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Dr Roya Ghafele Wins Award As One Of The UK’s Top Intellectual Property Managers

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Below is our recent interview with Dr Roya Ghafele, Executive Director at OxFirst:

Roya Ghafele

Q: Dr Ghafele, you are officially ‘one of the top intellectual property managers’ in the UK. How did you get to where you are today?

A: Key to my success is my dedication to the advancement of technology markets. IP plays a crucial role in there. Critically, as a business community we have not yet fully come to grips with the business proposition of intellectual property. My motivation for my work stems very much from the desire to change that. I seek to motivate leaders to take a fresh look at IP and see beyond the rather Cartesian framework that underpins intellectual property law.

I caught fire for IP many years ago, when I was working for the World Intellectual Property Organization. Ever since, I have been committed to advancing the state of play of Intellectual Property markets. In doing so, I took up various roles, so to be able to look at the business of IP from many different angles. While with the United Nations, I acted as an Ambassador for the intellectual property system. I then turned to Academia and taught IP from a business, political economy and legal perspective. At Oxford and Edinburgh University I held respective Academic positions in both areas; which is fairly rare. Quite few people can claim to have succeeded in both law and economics. Other stations in my career included the OECD and McKinsey.

OxFirst was launched nearly eight years ago out of the Said Business School of Oxford University. Being at Business school helped me a lot to nurture my business acumen and I profited a lot from its entrepreneurial spirit and the positive ‘can do’ attitude that prevails at Said. The business oriented atmosphere inspired me to bring to the world a more business centered approach to IP.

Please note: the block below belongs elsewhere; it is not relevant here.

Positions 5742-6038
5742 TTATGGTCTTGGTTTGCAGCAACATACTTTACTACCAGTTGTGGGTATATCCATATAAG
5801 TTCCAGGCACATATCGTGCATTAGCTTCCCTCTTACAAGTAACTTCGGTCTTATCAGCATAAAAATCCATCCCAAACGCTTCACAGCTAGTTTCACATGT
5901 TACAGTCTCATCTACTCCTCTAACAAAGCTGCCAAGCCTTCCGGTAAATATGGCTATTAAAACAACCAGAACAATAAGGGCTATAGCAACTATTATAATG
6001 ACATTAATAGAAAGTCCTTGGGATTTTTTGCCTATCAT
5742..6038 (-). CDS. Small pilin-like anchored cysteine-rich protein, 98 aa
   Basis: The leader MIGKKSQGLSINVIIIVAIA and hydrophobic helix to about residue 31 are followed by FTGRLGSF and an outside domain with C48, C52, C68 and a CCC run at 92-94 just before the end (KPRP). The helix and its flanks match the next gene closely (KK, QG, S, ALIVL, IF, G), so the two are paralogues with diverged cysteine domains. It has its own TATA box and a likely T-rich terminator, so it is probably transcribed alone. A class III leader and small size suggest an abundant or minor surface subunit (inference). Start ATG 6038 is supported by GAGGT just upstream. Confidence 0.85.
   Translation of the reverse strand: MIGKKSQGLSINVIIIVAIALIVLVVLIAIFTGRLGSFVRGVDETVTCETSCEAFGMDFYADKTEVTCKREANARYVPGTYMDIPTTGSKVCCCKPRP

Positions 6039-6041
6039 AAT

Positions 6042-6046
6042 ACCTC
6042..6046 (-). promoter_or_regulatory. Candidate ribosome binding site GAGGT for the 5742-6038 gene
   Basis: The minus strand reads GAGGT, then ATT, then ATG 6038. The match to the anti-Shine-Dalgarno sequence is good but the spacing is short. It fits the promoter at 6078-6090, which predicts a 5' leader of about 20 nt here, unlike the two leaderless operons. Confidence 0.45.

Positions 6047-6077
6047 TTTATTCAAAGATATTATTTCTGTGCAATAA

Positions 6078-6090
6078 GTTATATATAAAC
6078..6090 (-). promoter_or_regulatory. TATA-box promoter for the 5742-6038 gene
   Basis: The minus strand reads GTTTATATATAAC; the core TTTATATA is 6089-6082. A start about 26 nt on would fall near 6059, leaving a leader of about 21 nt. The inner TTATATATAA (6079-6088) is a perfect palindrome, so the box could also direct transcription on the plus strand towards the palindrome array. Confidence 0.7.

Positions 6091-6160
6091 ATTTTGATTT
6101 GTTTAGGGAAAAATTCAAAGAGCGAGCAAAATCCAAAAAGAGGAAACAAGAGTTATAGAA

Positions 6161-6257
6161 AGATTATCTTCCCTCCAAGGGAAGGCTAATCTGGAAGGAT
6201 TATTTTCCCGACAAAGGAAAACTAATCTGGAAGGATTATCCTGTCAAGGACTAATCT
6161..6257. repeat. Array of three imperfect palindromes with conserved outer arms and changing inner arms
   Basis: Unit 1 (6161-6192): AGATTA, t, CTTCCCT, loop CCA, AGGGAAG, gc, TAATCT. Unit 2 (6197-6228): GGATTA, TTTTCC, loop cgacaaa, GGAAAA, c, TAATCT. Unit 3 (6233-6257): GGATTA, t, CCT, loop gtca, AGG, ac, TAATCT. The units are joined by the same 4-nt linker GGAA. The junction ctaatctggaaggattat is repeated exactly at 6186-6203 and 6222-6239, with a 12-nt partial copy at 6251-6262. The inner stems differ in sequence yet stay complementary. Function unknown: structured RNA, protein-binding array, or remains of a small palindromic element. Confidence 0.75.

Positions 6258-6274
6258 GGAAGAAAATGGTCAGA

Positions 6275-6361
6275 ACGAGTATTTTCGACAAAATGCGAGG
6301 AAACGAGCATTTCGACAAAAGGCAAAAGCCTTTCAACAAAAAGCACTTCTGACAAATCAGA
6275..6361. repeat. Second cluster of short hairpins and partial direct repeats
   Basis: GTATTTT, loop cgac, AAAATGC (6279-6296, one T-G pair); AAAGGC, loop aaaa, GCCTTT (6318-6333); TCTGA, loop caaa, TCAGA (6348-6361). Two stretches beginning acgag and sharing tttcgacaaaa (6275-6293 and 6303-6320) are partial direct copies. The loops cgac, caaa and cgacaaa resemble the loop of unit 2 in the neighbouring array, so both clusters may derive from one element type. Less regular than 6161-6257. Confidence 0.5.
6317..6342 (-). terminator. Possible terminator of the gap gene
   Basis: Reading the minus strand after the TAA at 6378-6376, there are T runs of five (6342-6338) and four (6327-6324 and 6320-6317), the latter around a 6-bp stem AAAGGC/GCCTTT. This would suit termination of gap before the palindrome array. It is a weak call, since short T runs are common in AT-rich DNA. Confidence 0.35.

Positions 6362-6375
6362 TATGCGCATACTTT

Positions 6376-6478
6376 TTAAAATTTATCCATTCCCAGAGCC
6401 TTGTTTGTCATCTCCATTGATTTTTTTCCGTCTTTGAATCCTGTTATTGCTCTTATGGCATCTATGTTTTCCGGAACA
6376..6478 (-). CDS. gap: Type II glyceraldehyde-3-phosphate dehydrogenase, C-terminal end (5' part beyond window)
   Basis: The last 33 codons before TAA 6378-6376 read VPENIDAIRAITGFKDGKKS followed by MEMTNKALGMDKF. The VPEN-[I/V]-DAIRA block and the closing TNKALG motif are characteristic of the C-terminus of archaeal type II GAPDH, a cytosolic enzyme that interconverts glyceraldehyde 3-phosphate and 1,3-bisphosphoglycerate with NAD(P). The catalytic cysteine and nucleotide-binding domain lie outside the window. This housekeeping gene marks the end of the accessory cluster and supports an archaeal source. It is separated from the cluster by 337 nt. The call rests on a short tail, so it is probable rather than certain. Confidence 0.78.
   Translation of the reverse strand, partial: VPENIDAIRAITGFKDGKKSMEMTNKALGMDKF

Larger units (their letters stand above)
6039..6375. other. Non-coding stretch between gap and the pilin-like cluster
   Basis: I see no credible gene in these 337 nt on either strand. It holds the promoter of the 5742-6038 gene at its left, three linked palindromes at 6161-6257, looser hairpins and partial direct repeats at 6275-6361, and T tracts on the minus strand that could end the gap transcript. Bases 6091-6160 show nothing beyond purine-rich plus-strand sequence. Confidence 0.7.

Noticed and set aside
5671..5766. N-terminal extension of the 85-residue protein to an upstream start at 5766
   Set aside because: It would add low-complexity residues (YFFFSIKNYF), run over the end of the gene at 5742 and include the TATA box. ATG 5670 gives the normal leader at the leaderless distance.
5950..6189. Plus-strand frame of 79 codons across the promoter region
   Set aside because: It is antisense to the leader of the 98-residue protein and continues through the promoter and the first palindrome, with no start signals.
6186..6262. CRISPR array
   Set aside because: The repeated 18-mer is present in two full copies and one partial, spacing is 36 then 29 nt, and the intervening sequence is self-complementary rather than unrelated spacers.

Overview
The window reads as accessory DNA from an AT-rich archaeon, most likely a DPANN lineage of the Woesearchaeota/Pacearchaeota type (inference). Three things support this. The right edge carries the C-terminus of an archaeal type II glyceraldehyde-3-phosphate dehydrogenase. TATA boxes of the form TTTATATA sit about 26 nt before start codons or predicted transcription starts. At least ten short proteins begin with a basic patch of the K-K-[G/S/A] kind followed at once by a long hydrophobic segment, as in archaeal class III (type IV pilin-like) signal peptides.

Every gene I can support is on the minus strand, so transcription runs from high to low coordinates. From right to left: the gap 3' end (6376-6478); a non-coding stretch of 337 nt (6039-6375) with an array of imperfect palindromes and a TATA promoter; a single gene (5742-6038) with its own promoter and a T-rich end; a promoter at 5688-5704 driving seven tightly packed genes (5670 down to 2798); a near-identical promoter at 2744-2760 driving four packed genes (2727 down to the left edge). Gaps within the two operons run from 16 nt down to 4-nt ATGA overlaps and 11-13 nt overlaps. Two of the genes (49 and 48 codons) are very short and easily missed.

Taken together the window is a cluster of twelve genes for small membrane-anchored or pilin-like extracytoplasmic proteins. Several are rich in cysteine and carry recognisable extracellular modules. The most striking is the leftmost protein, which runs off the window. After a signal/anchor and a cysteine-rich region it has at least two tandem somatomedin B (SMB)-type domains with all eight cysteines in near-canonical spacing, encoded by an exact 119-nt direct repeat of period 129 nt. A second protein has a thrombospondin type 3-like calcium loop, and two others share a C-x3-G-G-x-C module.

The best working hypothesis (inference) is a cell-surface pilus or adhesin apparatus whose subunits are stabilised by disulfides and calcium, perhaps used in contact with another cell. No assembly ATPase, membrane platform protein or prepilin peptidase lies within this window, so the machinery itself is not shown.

Q: Dr Ghafele, how does it make you feel to have won the Award by Global Business Insights?

A: I feel extremely privileged that my hard work and commitment has now been recognized through this award. However, this success would not have been possible without the amazing support of my team and I would like to thank the OxFirst team for that.

Before we started off, IP was primarily dominated by law firms, but little was offered to help the tech community sketch out the business proposition around IP. I started to change that and I am very grateful to Global Business Insights that such hard work has finally been recognized.

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Q: Dr Ghafele, what’s the vision that guides you in your work?

A: My vision is a world where IP nurtures creativity and innovation and where countries around the world, be they rich or poor, can take advantage of the intellectual property system to promote sustainable growth.
In the 21st century key resources will be increasingly intangible in nature.

In an environment where growth stems from access, ownership and management of knowledge assets it is crucial to find strategies that will enable inclusive growth. I hope through my work to be able to contribute towards the global public good and help advance the latest technological solutions, for the better of humanity.